Lawmakers seek tax on pot that raises revenue but keeps buyers off black market

 In Legalization, Recreational Marijuana

The legislative committee that’s writing the rules for legal recreational marijuana expects to have a bill ready this fall.

Press Herald / BY  / July 12, 2017

AUGUSTA — State lawmakers are debating how much they can tax recreational marijuana without driving consumers back to the black market.

On Wednesday, the lawmakers charged with crafting Maine’s marijuana regulatory system struggled to find that “sweet spot” of taxing enough to pay for the cost of enforcing the law and some drug prevention, and hopefully making the state at least some money, but not taxing it so much that consumers will still buy their marijuana from a street dealer.

“I know we’re interested in raising revenue, of course, but we need to consider our other policy goals, too, including our desire to eliminate the black market,” said Rep. Kent Ackley, an independent from Monmouth. “We want people who have been growing, buying and selling for years in the black market to come into this new regulated market. If the tax is too high, that won’t happen, and the black market will continue.”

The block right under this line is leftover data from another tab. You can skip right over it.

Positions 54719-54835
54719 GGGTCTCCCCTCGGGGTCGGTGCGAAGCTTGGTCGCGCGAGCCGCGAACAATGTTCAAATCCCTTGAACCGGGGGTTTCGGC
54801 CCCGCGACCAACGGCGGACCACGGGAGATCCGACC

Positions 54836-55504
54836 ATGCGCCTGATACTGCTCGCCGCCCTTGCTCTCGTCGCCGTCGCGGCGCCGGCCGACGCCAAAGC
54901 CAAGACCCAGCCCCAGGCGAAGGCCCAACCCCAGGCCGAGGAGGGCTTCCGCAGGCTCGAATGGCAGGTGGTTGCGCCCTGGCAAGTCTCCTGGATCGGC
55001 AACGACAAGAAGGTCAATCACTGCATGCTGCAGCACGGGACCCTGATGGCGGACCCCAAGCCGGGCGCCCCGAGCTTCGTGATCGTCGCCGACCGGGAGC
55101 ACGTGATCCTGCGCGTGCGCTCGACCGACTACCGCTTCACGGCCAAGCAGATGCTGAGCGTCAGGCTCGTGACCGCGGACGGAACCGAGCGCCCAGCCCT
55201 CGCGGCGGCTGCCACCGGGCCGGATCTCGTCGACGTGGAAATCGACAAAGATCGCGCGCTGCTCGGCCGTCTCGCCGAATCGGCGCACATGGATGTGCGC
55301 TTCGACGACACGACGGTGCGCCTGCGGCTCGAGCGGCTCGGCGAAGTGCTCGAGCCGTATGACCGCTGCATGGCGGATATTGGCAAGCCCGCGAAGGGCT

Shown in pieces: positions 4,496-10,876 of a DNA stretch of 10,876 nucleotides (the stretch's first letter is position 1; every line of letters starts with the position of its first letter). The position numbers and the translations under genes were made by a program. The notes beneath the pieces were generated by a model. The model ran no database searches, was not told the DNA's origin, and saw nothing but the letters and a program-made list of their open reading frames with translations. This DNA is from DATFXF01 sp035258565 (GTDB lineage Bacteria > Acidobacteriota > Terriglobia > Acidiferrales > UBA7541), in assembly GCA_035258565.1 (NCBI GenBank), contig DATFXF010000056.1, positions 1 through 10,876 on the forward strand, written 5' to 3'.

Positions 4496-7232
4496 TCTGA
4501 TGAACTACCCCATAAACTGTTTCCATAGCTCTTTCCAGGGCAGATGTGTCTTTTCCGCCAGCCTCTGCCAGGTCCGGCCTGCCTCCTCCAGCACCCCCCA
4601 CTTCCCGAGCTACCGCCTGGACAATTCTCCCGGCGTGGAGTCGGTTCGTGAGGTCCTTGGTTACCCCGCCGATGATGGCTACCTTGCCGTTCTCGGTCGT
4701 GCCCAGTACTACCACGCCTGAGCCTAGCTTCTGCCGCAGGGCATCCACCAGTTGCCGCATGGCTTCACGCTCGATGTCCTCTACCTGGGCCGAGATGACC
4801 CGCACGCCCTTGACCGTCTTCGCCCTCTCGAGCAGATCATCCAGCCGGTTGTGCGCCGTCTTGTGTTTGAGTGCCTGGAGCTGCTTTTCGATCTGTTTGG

Stamping out the black market for marijuana and other drugs may be more important than raising revenue, Ackley said.

But other lawmakers, like Republican Sen. Roger Katz of Augusta, a co-chairman of the committee, said Maine needs to be careful not to set low tax rates or adopt regulations, like allowing towns to tax local marijuana businesses, that will encourage marijuana use, even if it helps the state balance its budget. The ballot measure only won by the smallest of margins, some lawmakers noted.

In the legalization ballot measure approved last fall, voters supported a 10 percent tax on recreational marijuana, but most lawmakers seem to dismiss that as too low. Instead, members of the marijuana legalization committee appeared to prefer a combination of sales and excise taxes that would be at least twice as high, or 20 percent, with some wanting to go even higher.

“We are low compared to other states,” said Rep. Teresa Pierce of Falmouth, Democratic co-chairman of the special committee. “I’m thinking 25 percent.”

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